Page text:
The Trump administration on Tuesday said it would provide up to US$12 billion in aid for U.S. farmers to shield them from the repercussions felt by trade spats between the United States and China, the European Union and others.
The president is meeting with European Commission President Jean-Claude Juncker on Wednesday.
"This is a short-term solution to allow President Trump time to work on long-term trade deals to benefit agriculture and the entire US economy", said Sonny Perdue, the secretary of agriculture, in a statement.
"I want to know what we're going to say to the automobile manufacturers and the petrochemical manufacturers and all the other people who are being hurt by tariffs", said Senator John N. Kennedy, a Republican from Louisiana.
Since the tariff was enacted, the price for US soybeans has dropped roughly 20 percent, said Chad Hart, an economist at Iowa State University.
"The ultimate goal is to secure additional trading partners and trading opportunities for farmers and ranchers so they have a predictable environment going forward", said Joiner, whose group has been raising concerns about the administration's trade approach for months.
On a call explaining the assistance, the administration said the $12 billion value of the package was in line with the estimated $11 billion hit to farmers from recent trade tensions.
It involves direct payments to farmers, the purchase of excess food and trade promotion programs to help create new export markets.
It was the first recognition by the Trump administration that the president's trade dispute is hurting Americans. He added, "This administration's tariffs and bailouts aren't going to make America great again, they're just going to make it 1929 again".More news: Donald Trump is pissed about the EU's £3.8bn Google fine
In a speech to in Kansas City, Missouri on Tuesday, the president aggressively defended his trade policies.
Perdue said the plan was a short-term solution to the "illegal" response by China, Canada, Mexico, the European Union and other major economies to aggressive U.S. trade sanctions.
"Watch", Trump said. "We're opening up markets. I don't think there is enough money in the government to make anybody whole", Ebert said. That puts farmer assistance below the amounts that would trigger complaints before the World Trade Organization, the USDA said.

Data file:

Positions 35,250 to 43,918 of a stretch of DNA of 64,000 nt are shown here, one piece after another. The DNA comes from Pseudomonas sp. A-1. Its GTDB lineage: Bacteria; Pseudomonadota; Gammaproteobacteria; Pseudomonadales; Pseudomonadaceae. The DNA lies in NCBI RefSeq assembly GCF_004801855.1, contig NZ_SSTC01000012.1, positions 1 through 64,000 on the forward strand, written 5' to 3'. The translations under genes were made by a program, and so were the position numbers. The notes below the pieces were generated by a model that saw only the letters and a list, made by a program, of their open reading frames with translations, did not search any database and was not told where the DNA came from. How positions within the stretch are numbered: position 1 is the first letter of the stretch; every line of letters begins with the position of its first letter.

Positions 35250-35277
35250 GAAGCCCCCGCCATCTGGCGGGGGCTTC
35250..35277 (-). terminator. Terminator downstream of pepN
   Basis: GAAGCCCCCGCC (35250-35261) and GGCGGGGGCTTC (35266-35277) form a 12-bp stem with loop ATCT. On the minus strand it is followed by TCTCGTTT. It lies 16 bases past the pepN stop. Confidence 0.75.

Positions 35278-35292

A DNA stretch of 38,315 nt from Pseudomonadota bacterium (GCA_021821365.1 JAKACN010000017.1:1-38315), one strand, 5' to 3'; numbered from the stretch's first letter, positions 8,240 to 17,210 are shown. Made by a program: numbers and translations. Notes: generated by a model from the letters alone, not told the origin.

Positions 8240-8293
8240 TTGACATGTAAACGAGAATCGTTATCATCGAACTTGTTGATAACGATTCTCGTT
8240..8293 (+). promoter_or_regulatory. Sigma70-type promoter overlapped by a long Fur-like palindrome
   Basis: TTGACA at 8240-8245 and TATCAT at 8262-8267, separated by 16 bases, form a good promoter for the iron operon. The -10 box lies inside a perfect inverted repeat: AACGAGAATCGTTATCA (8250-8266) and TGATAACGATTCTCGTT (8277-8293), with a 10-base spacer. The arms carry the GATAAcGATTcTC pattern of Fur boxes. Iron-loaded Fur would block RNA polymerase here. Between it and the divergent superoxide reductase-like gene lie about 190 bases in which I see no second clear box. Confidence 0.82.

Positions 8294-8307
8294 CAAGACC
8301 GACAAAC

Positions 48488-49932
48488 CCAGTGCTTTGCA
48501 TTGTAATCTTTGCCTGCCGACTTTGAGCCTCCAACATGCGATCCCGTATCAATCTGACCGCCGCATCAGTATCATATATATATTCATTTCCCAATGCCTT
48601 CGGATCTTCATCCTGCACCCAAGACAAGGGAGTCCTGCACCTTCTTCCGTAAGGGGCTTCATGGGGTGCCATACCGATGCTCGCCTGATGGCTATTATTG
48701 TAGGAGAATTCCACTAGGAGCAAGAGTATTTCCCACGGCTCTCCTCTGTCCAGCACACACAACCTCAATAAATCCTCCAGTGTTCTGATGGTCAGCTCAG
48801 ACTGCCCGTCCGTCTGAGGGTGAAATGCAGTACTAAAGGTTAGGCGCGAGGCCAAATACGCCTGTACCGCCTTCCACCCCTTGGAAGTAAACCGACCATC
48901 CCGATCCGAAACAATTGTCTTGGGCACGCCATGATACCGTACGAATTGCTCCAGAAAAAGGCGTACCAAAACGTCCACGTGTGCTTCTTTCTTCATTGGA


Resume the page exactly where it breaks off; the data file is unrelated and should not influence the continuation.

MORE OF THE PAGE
Reaction from trade partners to Trump's tariff policies have pushed soybean prices about 18 percent lower and corn and pork prices down 15 percent from the time Trump began discussing tariffs this spring.
Trump approved tariffs on steel and aluminum and imposed a 25 percent levy on $34 billion worth of Chinese goods.
Sen. Rand Paul, R-Ky., blasted the plan on Twitter.
The package of programs is authorized under the Depression-era Commodity Credit Corporation Charter Act, according to Agriculture Secretary Sonny Perdue, and thus does not require approval from Congress. "It means that they are competitive", Mr. Trump told Glor.
German producers and supplies employ more than 118,000 people at about 300 plants and manufacture more than 800,000 vehicles per year in the US - with more than half of the cars being exported, according to figures provided by the German automotive industry.
The funds, however, will not be spent until Labor Day in early September, the Department of Agriculture said Tuesday, just months before the midterm elections.
However this morning European Union commissioner Guenther Oettinger said the bloc would be "ready to discuss a reduction and restructuring of all tariffs in all sectors" provided "the existing punitive tariffs" are lifted first. "But Wisconsin is our home base, and we want to expand and grow here", Clark said.